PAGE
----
Consumers are advised to be money-wise and rather pay off debt. A rate hike rise means higher debt repayments. The outlook for the South African is still inhibited by factors such as a volatile currency, possible repo rate hike in the US, load shedding as well as low business and consumer confidence.


The PRASA Callamity

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Shame on you, PRASA!

The Public Protector’s report on PRASA (Passenger Rail Association of South Africa) dumbfounded even the most cynical critics of this beleaguered and dysfunctional organization. That something was seriously wrong was clear to all and sundry but the breathtaking scale of mismanagement, corruption and blatant flaunting of the law revealed by Thuli Madonsela is truly staggering.

The fact that more than R2 billion has been misappropriated is bad enough, but PRASA did everything within their power to thwart the investigation by the Public Protector. They lied, they withheld tender documents, they doctored other documents and they had to be taken to court before they would supply required information. Is it any wonder that Thuli Madonsela titled her report “Derailed”?

What are the highlights of the report?

1. There are at least 19 instances of tenders being awarded without services rendered. More that R2 billion is involved. Read more details about these bogus contracts at It truly boggles the mind!

2. Madonsela says that the entire management of PRASA has developed a “culture of systemic failure to comply with the law”.

3. A further R8.5 million was wasted due to the improper termination of employment contracts and illegal suspension of key personnel.

This is just the tip of the iceberg as the scope of the investigation by the Public Protector was limited to tender irregularities.

How did the PRASA management get away with these atrocities for so long? Surely oversight committees, the Minister of Transport and other players in the field must have known that there is something very seriously wrong at PRASA? It is high time that the South African public loudly and clearly say: “Enough is enough!” It is high time that government at levels start acting in the interest of the country and its citizens. It is high time that corrupt, selfish, arrogant and incompetent officials such as those at PRASA be charged with criminal negligence and fraud. It is high time that unqualified, inexperienced and plain crooked officials are summarily fired without the benefit of the customary golden handshake. We can start now, with PRASA.

How to Start Using Solar Power

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How to Start Using Solar Power right now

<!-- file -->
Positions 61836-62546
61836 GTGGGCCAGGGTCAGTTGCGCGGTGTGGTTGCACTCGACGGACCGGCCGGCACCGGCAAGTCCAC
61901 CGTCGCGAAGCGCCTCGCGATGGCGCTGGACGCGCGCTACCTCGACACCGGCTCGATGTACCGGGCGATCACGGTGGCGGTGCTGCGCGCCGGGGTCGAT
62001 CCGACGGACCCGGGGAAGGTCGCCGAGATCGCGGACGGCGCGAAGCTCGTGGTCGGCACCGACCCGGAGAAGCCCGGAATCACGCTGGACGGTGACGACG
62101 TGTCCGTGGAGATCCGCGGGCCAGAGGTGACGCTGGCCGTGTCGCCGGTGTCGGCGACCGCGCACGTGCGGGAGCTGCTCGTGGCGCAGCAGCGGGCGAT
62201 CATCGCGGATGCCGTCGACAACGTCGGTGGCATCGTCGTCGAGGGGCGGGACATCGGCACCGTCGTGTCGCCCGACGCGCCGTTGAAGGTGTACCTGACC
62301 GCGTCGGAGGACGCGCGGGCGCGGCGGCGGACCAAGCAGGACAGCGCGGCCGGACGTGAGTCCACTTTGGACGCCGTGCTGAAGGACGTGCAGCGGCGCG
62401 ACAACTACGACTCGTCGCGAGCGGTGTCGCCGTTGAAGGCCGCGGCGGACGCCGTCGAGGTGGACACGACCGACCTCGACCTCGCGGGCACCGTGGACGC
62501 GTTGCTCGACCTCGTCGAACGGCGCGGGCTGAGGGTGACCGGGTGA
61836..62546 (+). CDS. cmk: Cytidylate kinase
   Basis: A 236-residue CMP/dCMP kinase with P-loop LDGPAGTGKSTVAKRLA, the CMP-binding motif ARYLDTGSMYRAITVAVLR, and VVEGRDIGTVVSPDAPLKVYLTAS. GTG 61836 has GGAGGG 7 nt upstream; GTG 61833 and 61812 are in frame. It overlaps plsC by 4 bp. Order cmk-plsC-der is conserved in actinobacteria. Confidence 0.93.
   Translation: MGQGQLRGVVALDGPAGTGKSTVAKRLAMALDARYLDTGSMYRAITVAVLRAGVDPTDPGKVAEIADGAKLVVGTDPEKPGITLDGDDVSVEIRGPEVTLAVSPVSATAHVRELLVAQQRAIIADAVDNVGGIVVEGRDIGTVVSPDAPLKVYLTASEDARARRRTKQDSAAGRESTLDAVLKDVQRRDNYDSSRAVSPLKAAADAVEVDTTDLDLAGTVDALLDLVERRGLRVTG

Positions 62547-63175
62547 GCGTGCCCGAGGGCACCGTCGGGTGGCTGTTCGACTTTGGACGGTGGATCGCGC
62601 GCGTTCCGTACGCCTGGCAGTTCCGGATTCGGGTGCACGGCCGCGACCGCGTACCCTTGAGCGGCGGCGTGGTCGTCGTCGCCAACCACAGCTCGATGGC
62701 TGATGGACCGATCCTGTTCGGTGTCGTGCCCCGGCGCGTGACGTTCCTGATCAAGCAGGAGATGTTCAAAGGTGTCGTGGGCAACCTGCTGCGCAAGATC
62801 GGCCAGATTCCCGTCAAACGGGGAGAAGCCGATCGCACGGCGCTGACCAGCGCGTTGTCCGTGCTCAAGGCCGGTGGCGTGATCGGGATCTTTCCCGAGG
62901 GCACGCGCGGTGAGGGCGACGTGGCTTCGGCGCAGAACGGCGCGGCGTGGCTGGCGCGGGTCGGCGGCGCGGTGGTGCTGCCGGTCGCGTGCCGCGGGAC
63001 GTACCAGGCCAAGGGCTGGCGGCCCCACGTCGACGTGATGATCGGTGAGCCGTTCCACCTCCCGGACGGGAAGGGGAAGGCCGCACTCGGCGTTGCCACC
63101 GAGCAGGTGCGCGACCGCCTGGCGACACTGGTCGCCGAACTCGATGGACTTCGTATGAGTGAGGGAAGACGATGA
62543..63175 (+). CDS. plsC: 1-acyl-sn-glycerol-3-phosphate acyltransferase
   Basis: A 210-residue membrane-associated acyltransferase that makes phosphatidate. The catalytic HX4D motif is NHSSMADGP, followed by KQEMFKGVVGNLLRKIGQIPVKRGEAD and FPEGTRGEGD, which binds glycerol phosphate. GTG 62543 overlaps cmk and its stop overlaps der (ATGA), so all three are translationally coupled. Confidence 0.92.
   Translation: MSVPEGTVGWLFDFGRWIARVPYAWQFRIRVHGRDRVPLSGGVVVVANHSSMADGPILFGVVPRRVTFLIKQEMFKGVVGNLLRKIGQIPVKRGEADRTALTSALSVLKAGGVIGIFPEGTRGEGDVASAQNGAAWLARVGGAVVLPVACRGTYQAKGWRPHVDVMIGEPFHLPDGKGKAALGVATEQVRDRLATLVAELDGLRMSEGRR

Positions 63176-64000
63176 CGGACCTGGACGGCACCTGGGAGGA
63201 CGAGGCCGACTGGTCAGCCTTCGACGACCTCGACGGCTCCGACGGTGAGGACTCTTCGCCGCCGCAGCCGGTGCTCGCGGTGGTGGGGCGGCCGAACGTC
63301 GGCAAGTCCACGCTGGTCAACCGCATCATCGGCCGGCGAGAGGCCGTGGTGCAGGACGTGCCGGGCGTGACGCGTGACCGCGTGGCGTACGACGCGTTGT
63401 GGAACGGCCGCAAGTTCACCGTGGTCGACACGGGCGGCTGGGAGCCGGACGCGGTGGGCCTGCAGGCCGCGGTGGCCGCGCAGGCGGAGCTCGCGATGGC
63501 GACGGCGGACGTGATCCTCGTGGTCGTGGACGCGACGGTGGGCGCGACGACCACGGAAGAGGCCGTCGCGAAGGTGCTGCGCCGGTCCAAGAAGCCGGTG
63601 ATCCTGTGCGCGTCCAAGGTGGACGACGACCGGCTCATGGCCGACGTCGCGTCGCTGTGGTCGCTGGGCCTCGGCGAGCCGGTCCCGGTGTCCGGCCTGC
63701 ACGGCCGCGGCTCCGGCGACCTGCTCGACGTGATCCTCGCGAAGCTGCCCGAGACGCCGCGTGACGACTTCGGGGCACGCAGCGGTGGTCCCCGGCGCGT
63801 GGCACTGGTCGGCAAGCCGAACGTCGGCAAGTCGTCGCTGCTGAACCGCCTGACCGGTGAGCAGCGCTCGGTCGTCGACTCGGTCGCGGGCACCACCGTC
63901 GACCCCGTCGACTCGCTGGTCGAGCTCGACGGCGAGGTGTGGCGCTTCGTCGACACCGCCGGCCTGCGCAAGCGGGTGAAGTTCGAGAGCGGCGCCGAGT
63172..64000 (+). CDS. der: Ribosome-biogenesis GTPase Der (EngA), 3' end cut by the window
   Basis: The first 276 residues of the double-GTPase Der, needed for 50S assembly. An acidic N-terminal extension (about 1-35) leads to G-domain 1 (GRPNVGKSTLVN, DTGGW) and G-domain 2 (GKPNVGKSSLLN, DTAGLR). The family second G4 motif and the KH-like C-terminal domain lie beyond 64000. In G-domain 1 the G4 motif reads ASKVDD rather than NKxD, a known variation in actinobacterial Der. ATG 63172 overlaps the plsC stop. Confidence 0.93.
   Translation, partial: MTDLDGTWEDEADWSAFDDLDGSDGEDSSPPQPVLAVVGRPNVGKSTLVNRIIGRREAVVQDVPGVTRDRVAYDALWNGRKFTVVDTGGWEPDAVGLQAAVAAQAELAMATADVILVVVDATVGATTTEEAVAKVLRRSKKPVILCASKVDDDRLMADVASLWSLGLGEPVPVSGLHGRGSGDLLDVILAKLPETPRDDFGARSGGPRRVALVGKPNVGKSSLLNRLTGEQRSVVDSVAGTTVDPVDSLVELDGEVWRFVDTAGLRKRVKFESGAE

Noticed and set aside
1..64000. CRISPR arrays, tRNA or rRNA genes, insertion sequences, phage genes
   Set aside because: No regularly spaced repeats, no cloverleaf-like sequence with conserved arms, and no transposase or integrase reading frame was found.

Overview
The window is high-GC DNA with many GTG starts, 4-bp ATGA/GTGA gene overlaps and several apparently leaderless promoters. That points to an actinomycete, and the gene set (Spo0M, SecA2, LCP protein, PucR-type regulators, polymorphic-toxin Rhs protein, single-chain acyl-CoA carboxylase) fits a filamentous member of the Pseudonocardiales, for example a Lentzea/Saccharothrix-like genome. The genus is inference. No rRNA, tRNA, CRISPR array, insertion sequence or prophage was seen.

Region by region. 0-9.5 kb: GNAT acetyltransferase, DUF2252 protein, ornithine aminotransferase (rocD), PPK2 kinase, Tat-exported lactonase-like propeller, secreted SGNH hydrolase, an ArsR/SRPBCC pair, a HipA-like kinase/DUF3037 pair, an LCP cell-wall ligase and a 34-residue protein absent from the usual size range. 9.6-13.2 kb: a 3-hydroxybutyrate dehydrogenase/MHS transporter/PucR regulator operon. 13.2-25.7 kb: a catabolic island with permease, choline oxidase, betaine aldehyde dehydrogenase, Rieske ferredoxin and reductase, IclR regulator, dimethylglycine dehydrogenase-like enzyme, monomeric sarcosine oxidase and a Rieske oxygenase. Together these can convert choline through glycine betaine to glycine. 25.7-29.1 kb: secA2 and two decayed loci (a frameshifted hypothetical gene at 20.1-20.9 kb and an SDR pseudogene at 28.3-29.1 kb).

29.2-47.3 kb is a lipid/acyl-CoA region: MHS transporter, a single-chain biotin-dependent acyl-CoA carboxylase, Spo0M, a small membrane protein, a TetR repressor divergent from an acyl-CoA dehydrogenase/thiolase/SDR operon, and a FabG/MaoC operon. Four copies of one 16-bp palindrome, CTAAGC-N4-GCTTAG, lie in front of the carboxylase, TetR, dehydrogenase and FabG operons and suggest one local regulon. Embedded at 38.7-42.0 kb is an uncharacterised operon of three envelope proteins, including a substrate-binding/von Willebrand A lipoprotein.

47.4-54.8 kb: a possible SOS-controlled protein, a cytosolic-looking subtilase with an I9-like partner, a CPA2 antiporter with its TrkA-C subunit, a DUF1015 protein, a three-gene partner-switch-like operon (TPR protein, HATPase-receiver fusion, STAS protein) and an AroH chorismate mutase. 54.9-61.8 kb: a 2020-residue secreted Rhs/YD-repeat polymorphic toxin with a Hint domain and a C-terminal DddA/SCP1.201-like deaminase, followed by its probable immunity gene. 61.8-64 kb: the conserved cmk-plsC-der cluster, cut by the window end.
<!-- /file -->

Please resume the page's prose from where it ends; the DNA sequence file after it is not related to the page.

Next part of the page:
With loadshedding becoming a part of our (almost) everyday life — not to mention global warming — using alternative types of energy is becoming more and more important. Solar power is one of the easiest ways to switch from relying on power generated by coal to cleaner power. Solar power can be used for your whole house or business. However, you don’t have to switch your whole home to solar power at once if you do not have the means to do so.

How does it work?

Solar power is simply electricity generated from sunlight. The solar panels that are installed on your roof absorb the sunlight and convert the energy contained in it to electricity. This electricity can then be used to power your appliances and lights instead of using power from the grid, which is mostly generated from coal. It is such a clean source of electricity precisely because it doesn’t cause any greenhouse gas emissions, but simply uses the sunlight which is already available.

What are my solar power options?

An easy way to start using SP in your home is through a solar power geyser. Your warm water will therefore be warmed through solar power, while the rest of your house will rely on electricity from the grid. You can also install gas appliances to further cut down on your electricity requirements. When you are ready, you can then install a solar power system large enough to power your whole house.

You can also make use of solar power chargers specifically designed for phones, tablets, laptops, etc. Basic ones are usually available at camping and outdoor stores, but you can also buy top of the range chargers online.

Can I DIY my own solar power system?

The short answer is no. You need to get a professional to install the solar power system and do whatever rewiring needs to be done. The work will then also be done to the proper safety standards.

You can search the internet to find out more about solar power or to find products or businesses which specializes in installing solar power.